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Experiment and innovate on our spacecraft
by Staff Writers
Paris (ESA) Jun 11, 2021

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We provide the spacecraft, the tools and some funding. Your job? Come up with innovative experiments you want to run on it.

The OPS-SAT Space Lab is ESA's only spacecraft 'open to innovation from anyone' and enables new ideas, concepts and software to be tested in space. Now, the Discovery element of ESA's Basic Activities is supporting you to fly your experimental software or test your techniques on an in-space computer more powerful than any ESA has launched before.

Submit your ideas via ESA's Open Space Innovation Platform (OSIP) by 13 June.

A (funded!) opportunity like no other
Space is an expensive business. Missions are planned years in advance, designed with a specific job in mind and operated according to tightly planned schedules, leaving little room or appetite to take risks.

The OPS-SAT Space Lab - a 30-cm CubeSat launched in 2019 - was built with the purpose of testing and validating new ways to solve problems in space. With an experimental computer ten times more powerful than any current ESA spacecraft, and equipped with a full suite of actual or representative payload devices, like a camera and GPS, OPS-SAT is designed to be rock-solid, safe and robust. It can be pushed to its limits, broken, 'rescued', and reset for the next experiment. Then you get the feedback you need to prove your ideas work in space.

The in-orbit laboratory has a high resolution camera, a GPS receiver, S- and X- band communication links, processors, field-programmable gate arrays (FPGAs) and an attitude determination and control system, all of which can be used by experimenters to demonstrate new mission control and flight operations concepts, tools or techniques that would be too risky for existing missions.

In pursuit of the ESA Technology Strategy target of a 30% faster development and adoption of innovative technology, ESA will use its Discovery element to boost novel experiments on OPS-SAT, the world's first open, in-orbit testbed for new spacecraft software and applications.

The best ideas will be funded with a budget between euro 20 000 and euro 50 000. Examples of experiments run on the spacecraft so far include;

+ Testing image-compression software to improve the scientific return of Earth observation satellites

+ The first test of the 'Ring Road' in space - a new communications technology that allows experimenters to test an 'interplanetary internet' from the home office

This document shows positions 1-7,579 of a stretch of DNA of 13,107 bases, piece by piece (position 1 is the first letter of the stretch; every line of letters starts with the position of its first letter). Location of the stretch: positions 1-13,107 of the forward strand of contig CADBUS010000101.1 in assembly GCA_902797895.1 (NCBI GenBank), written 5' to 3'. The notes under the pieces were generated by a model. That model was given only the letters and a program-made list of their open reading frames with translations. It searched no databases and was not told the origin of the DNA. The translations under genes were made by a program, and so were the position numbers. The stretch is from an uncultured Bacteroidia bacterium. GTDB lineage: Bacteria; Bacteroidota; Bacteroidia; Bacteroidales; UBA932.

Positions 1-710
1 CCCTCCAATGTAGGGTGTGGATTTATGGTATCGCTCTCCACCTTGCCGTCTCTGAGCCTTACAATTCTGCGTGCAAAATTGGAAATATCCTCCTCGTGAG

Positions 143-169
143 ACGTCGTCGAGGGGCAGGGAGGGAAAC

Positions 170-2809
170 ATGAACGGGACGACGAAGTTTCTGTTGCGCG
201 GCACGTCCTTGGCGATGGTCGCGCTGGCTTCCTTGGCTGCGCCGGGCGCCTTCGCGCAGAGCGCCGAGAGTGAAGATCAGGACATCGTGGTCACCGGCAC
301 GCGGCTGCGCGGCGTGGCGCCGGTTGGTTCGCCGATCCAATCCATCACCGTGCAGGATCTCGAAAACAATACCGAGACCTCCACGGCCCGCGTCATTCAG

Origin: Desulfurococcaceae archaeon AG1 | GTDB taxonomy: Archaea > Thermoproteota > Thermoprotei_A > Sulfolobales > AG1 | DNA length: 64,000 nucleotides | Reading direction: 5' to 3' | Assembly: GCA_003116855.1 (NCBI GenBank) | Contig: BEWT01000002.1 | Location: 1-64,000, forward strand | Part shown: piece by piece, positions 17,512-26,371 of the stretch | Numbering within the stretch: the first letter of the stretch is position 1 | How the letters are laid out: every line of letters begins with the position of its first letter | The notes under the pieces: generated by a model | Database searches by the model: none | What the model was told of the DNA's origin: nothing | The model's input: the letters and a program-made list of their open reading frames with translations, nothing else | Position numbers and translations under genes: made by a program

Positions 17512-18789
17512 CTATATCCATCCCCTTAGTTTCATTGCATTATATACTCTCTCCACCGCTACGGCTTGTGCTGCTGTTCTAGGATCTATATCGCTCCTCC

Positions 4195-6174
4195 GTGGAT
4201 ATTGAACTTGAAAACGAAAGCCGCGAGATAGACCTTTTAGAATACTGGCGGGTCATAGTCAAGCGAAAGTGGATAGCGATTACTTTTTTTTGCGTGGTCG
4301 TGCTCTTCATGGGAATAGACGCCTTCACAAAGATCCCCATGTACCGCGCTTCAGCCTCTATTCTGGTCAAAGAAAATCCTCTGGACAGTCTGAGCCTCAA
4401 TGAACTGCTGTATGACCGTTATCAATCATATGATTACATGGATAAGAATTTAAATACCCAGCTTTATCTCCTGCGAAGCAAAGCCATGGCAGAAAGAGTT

+ Using Artificial Intelligence to identify and filter out low-quality images before they are transmitted back to Earth, saving precious downlink capacity

Controlled with a SMILE
Controlled via the SMILE lab at ESA's ESOC Operations Centre in Darmstadt, Germany, experimenters can make use of every inch of OPS-SAT. Point the spacecraft in any direction, play with its on-board payload and get help and advice from ESA engineers who work day-in, day-out, to make missions come alive. We want to see you, specifically, and spaceflight innovation in Europe, more generally, succeed like never before!

The world's only spacecraft freely open for experimental use, the OPS-SAT Space Lab is showing us what satellites are capable of when carrying state-of-the-art equipment, demonstrating continuing improvements in mission capabilities and illustrating the tremendous commercial potential of new space technology.

+ Be part of this exciting mission, and the future of spaceflight. Get your proposals in now.

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European space program seeks first disabled astronaut
Washington DC (UPI) May 26, 2021
The European Space Agency wants to recruit the first astronaut with a significant physical disability as one way to broaden the pool of talent for space exploration. The agency, which includes 22 European nations, has received hundreds of applications for its new Parastronaut Project and hopes to name one or a few astronauts from that pool by April 2022, said Guillaume Weerts, ESA's space medicine team leader. Since the program is considered experimental, no specific mission or launch da ... read more

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